NIAID Now | December 23, 2019
As we prepare to plunge into a new decade and leave the teen years behind us, NIAID Now looks back at some notable scientific achievements of 2019. Diseases rare and common were addressed by NIAID scientists and grantees.
- Early results from a gene therapy clinical trial gave hope that one the rarest—X-linked severe combined immunodeficiency or X-SCID—may become a curable condition.
- Although treatable, tuberculosis (TB) remains all too common and is the world’s leading cause of death from a single infectious agent. In 2019, NIAID established three IMPAc-TB centers (Immune Mechanisms of Protection Against Mycobacterium tuberculosis). Researchers in the IMPAc-TB centers aim to develop a comprehensive understanding of the immune responses needed to prevent infection with TB-causing bacteria. This information will be used to develop vaccine candidates.
- Results from PopART, a large NIH-sponsored clinical trial were announced in March. The study found that new HIV infections declined by 30 percent in communities in South Africa and Zambia where health workers conducted house-to-house voluntary HIV testing, referred people who tested positive to begin HIV treatment and offered other HIV prevention methods to people who tested negative.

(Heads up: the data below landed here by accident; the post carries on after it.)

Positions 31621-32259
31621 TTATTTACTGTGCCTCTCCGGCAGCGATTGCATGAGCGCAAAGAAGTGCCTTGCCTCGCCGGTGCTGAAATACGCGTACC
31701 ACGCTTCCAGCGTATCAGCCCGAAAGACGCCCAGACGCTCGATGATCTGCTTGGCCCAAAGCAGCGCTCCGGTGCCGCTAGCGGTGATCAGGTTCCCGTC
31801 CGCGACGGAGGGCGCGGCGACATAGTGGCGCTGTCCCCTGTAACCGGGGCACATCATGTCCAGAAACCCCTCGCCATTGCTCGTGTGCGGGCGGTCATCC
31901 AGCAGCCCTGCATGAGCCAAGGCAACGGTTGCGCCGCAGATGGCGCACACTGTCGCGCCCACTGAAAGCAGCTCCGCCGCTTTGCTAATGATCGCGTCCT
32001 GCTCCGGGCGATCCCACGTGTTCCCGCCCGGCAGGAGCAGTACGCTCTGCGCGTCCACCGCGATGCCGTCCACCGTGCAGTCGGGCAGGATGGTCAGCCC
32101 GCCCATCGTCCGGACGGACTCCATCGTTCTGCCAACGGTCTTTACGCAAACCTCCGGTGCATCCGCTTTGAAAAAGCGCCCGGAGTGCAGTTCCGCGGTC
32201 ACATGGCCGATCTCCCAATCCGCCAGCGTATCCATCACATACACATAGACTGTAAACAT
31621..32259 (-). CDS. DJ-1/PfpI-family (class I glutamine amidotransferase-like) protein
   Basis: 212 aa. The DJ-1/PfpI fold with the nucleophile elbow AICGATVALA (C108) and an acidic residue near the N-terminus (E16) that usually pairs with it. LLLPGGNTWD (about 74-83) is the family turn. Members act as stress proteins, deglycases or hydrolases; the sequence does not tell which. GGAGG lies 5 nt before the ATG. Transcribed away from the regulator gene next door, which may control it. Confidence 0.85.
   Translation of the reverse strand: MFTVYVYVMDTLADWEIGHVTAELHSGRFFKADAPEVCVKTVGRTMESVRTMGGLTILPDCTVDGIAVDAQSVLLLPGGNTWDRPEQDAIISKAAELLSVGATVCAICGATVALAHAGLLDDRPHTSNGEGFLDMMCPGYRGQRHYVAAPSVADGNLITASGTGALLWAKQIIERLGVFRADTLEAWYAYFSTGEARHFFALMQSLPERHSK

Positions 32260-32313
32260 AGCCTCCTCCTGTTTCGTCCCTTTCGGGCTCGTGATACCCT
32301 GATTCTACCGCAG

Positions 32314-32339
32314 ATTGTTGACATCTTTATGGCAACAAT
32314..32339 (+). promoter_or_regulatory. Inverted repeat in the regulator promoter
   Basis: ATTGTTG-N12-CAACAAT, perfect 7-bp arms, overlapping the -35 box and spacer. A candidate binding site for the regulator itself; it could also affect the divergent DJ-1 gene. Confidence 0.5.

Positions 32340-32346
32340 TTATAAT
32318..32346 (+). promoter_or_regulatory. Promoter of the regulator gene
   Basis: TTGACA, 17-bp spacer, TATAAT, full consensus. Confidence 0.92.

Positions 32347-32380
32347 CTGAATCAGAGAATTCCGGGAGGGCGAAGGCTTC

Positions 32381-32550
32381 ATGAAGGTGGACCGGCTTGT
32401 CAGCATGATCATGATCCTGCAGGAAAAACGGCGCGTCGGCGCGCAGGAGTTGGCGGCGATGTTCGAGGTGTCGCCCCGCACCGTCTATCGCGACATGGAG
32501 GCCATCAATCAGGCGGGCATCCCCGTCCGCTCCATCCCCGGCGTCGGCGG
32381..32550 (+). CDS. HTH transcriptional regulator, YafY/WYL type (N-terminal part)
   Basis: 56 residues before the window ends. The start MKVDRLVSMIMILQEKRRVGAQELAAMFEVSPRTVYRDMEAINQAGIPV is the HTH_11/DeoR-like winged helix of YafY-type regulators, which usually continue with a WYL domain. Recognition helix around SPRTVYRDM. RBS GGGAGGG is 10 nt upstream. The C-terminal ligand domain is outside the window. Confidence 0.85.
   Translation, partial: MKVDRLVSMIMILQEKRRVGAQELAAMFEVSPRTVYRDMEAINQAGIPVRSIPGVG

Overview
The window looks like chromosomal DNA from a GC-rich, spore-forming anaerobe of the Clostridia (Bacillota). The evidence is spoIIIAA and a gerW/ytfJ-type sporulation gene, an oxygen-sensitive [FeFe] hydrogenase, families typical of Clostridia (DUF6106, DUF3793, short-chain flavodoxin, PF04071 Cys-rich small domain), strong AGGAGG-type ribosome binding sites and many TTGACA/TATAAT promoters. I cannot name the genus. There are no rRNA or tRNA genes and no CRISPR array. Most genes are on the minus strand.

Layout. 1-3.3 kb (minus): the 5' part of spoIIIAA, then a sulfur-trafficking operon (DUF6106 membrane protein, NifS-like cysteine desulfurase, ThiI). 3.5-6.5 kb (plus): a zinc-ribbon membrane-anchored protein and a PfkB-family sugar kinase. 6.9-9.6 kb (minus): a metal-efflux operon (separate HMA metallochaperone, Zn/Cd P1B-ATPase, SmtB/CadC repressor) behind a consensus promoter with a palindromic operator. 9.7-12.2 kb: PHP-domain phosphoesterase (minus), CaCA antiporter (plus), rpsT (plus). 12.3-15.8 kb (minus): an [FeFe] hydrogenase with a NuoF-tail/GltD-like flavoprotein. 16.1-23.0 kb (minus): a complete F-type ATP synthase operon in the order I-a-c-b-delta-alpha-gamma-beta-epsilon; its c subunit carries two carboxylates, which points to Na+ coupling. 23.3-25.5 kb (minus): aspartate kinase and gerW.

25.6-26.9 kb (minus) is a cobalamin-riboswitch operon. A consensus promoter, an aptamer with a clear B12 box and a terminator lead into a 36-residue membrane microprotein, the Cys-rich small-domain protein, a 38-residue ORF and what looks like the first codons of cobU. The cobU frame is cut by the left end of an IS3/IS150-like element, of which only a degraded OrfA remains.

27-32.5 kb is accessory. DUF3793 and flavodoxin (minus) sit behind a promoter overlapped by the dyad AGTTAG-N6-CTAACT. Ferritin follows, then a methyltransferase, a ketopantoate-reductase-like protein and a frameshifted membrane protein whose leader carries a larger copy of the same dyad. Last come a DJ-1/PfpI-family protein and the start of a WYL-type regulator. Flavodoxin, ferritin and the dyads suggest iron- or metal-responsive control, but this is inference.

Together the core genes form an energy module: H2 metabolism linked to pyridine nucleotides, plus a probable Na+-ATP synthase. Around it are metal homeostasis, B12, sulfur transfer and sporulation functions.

- Efforts to end the HIV epidemic in the United States were bolstered with grants to 23 institutions across the nation that will collaborate with community partners to develop locally relevant plans for diagnosing, treating and preventing HIV in areas with high rates of new HIV cases.
- Final results of PALM, a clinical trial of four investigational Ebola therapies conducted in the Democratic Republic of the Congo, were published in November. The trial, which was stopped early in August, found that two of the therapies significantly reduced mortality rates from Ebola virus disease in those who received them. Said NIAID Director Dr. Anthony S. Fauci, “Response teams have faced unprecedented challenges in ongoing efforts to save lives and control the outbreak of Ebola in a highly insecure region of the Democratic Republic of the Congo. Although effective treatments alone will not end this outbreak, the PALM study findings identify the first efficacious treatments for Ebola virus disease and therefore mark a significant step forward in improving care for Ebola patients.”
Read more about these and five other notable advances in the Selected NIAID Science News Highlights of 2019.